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Lakeside Stadium

Coordinates: 37°50′25″S 144°57′54″E / 37.84028°S 144.96500°E / -37.84028; 144.96500
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(Redirected from Bob Jane Stadium)

Lakeside Stadium
Former namesLake Oval, South Melbourne Cricket Ground, Bob Jane Stadium
LocationAughtie Drive, Albert Park, Victoria
Coordinates37°50′25″S 144°57′54″E / 37.84028°S 144.96500°E / -37.84028; 144.96500
OperatorState Sports Centre Trust
Capacity12,000 (7,400 seated)[1]
SurfaceGrass (soccer stadium), blue synthetic (athletics track)
Broke ground1876
Renovated1995, 2011, 2019

Australian Little Athletics
Athletics Victoria
Athletics Australia


South Melbourne FC
Melbourne Victory FC (Youth Team)
Melbourne Victory FC (Women's Team)

other tenants

Albert-park Football Club (Challenge Cup/VFA, 1878–1879)
South Melbourne Football Club (VFA/VFL, 1879–1915, 1917-1941, 1947–1981)
Victorian Institute of Sport
South Melbourne Cricket Club (until 1994)

Methodist Ladies' College
Ground information
International information
Only WODI31 January 1985:
 Australia v  England
As of 8 September 2020
Source: CricketArchive

Lakeside Stadium is an Australian sports arena in the South Melbourne suburb of Albert Park. Comprising an athletics track and soccer stadium, it currently serves as the home ground and administrative base for association football club South Melbourne FC, Athletics Victoria, Athletics Australia, Victorian Institute of Sport and Australian Little Athletics.

The venue was built on the site of a former Australian rules football and cricket ground, the Lakeside Oval (also called the Lake Oval and the South Melbourne Cricket Ground), which served for more than a century as the home ground of the South Melbourne Cricket Club, and most notably as the home ground of the South Melbourne Football Club from 1879-1915, 1917-1941 and 1947-1981,[2] though Australian rules football had been played at the site since 1869. The ground has also been used for soccer from at least 1883.[3][4]

It is one of four sporting facilities in Melbourne organised under the banner of publicly funded organisation Melbourne Sports Centres - the others being the Melbourne Sports and Aquatic Centre (MSAC), the MSAC Institute of Training (MIT) and the State Netball and Hockey Centre (SNHC).[5]



The South Melbourne Cricket Club was formed as early as 1862. The oval remained home to the South Melbourne Cricket Club until 1994.[4]

Australian rules football[edit]

South Melbourne and the touring British Lions in front of the grandstand at the South Melbourne Cricket Ground in 1888. South Melbourne won 7 goals to 3.

The South Melbourne Football Club was formed in 1874.[4][6]

With the formation of Albert Park from a low lying swamp, a growing population and the popularity of football in the 1870s, an oval was established at the South Melbourne end of the park by the late 1870s, and both clubs soon adopted it as their home ground.

What came to be known as the Lake Oval or Lakeside Oval served most prominently as the home ground for Australian rules football club South Melbourne, in both the Victorian Football Association and the Victorian Football League.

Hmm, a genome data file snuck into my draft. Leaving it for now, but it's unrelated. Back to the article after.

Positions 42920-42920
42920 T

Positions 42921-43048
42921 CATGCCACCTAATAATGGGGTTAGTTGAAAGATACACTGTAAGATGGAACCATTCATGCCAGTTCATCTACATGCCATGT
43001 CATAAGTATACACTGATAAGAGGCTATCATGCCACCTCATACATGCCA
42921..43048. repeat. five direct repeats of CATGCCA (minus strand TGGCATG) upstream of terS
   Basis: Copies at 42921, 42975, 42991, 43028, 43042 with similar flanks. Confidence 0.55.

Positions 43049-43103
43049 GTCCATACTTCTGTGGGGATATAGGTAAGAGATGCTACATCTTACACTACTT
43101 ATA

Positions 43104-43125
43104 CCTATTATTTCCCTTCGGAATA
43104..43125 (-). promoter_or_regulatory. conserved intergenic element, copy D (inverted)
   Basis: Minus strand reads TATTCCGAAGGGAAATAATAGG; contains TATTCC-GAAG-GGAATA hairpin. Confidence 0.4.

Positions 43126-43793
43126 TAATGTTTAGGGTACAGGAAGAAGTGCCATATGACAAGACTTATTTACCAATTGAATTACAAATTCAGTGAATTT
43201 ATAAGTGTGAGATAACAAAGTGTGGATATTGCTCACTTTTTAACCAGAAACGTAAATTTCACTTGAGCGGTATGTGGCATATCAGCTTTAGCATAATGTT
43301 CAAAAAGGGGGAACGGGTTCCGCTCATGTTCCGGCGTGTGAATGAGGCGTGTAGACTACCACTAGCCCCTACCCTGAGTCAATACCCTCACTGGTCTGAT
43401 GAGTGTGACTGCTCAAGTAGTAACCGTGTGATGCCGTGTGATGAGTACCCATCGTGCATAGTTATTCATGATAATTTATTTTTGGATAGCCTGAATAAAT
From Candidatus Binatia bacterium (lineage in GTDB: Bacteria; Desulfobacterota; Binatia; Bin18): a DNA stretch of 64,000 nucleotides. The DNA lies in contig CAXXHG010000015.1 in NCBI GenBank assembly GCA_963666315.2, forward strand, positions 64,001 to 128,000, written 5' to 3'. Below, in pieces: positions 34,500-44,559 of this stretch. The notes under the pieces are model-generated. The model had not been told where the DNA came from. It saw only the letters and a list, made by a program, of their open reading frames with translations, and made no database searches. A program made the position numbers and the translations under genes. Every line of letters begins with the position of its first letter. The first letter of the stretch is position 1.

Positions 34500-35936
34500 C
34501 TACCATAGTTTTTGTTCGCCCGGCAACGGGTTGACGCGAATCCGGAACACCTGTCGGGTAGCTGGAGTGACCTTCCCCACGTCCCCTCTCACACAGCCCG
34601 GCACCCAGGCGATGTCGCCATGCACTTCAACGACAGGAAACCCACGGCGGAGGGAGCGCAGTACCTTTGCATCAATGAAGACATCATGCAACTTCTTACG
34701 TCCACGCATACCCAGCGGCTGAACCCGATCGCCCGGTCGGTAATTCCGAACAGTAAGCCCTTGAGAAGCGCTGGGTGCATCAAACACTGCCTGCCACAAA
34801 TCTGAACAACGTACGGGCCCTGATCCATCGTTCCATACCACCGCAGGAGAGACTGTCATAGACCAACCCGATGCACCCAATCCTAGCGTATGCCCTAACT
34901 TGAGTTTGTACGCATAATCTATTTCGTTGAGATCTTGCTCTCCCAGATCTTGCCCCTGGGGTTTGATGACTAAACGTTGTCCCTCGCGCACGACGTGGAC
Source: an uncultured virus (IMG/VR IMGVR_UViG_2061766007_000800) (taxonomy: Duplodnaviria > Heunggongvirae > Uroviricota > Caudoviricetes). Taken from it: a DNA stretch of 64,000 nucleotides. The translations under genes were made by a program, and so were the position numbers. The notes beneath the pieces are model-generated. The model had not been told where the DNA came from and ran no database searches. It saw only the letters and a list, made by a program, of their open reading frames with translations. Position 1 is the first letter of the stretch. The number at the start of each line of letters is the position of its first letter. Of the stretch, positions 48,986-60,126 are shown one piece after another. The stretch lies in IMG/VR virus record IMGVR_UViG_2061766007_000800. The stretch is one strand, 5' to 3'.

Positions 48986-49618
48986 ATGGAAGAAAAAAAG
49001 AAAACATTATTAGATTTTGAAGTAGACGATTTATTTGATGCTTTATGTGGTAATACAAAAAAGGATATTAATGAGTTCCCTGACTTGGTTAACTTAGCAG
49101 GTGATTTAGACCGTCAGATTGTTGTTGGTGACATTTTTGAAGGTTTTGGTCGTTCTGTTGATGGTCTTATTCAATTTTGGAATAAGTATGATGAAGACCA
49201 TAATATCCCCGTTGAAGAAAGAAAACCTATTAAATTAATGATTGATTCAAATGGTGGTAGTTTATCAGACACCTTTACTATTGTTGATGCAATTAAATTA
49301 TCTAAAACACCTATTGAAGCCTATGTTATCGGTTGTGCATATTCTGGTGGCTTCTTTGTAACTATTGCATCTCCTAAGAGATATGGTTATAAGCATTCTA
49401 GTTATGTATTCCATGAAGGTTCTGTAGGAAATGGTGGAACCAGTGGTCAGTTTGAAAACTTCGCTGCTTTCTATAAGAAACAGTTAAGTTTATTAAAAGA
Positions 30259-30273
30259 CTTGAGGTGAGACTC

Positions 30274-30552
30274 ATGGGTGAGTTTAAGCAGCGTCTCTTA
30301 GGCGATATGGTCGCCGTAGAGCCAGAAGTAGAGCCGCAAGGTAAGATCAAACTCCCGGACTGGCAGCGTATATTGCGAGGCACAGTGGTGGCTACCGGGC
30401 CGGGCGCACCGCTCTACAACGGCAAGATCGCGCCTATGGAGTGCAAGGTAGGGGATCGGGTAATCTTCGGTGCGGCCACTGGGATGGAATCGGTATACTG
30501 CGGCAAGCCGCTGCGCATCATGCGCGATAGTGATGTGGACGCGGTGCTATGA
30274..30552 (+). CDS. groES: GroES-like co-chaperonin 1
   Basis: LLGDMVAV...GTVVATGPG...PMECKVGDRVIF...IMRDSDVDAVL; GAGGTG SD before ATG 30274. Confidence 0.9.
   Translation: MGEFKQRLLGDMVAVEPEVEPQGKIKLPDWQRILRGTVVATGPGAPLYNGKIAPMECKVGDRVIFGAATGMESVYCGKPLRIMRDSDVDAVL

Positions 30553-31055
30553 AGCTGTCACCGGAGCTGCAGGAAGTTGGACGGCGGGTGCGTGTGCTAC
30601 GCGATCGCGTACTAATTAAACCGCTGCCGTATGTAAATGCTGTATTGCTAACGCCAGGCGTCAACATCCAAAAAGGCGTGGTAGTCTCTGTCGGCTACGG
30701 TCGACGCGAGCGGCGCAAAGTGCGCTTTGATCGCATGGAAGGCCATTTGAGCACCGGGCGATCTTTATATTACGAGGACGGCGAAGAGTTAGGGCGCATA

In 1887 an elaborate new grandstand was constructed, it opened in time to host Tasmania vs Essendon match which held a capacity crowd of 10,000 spectators.[7]

In its early days, the ground was considered one of the best in the league and was the venue for the 1901 VFL Grand Final.[4][8]

Following the destruction of the previous grandstand by fire, a new grandstand was built in 1926 designed by Clegg & Morrow and featuring a non-symmetrical layout, ornamental gables and prominent vents in the form of ridge lanterns.[9][4]

When electric floodlighting was installed at the venue during the 1950s, it became one of the first venues in Melbourne to regularly host night football matches, including the night premiership series between 1956 and 1971. Night premiership matches in the Victorian Football Association in 1957 and 1958[10] and night interstate matches,[11] including many matches at the 1958 Interstate Carnival[12] were also held at the Lake Oval.[4]

The ground record crowd for Lake Oval was set on 30 July 1932, when 41,000 turned out to see Carlton defeat South Melbourne by nine points.[13]

The 1926 grandstand prior to Lakeside Stadium redevelopment
Aerial view of Lakeside Stadium prior to 2011 redevelopment

South Melbourne used the ground for home games until the end of the 1981 VFL season, when the club relocated to Sydney and became the Sydney Swans.[14] The last senior VFL match played at Lake Oval was on Saturday, 29 August 1981, when South Melbourne were defeated by 33 points against North Melbourne in front of 8,484 fans.[15]

The ground hosted 892 senior matches in the recognized top level of Victorian football - 188 in the VFA and 704 in the VFL/AFL - in 98 seasons of competition, with another 26 matches - 24 in the unaffiliated era and two in the VFA - being played on the site in the eight seasons prior to the ground's construction.

The Lake Oval was used for VFL/AFL reserves matches after South Melbourne's relocation in 1981 until 1993.[4]

Aerial photo of the South Melbourne cricket ground with a football match in progress.

For a time during the late 1980s and early 1990s, the struggling Fitzroy Football Club used the ground as a training and administrative base.[16][17] The Old Xaverians Football Club of the Victorian Amateur Football Association were based there in 1993 and 1994.[4]

Redevelopment and transformation into a soccer stadium[edit]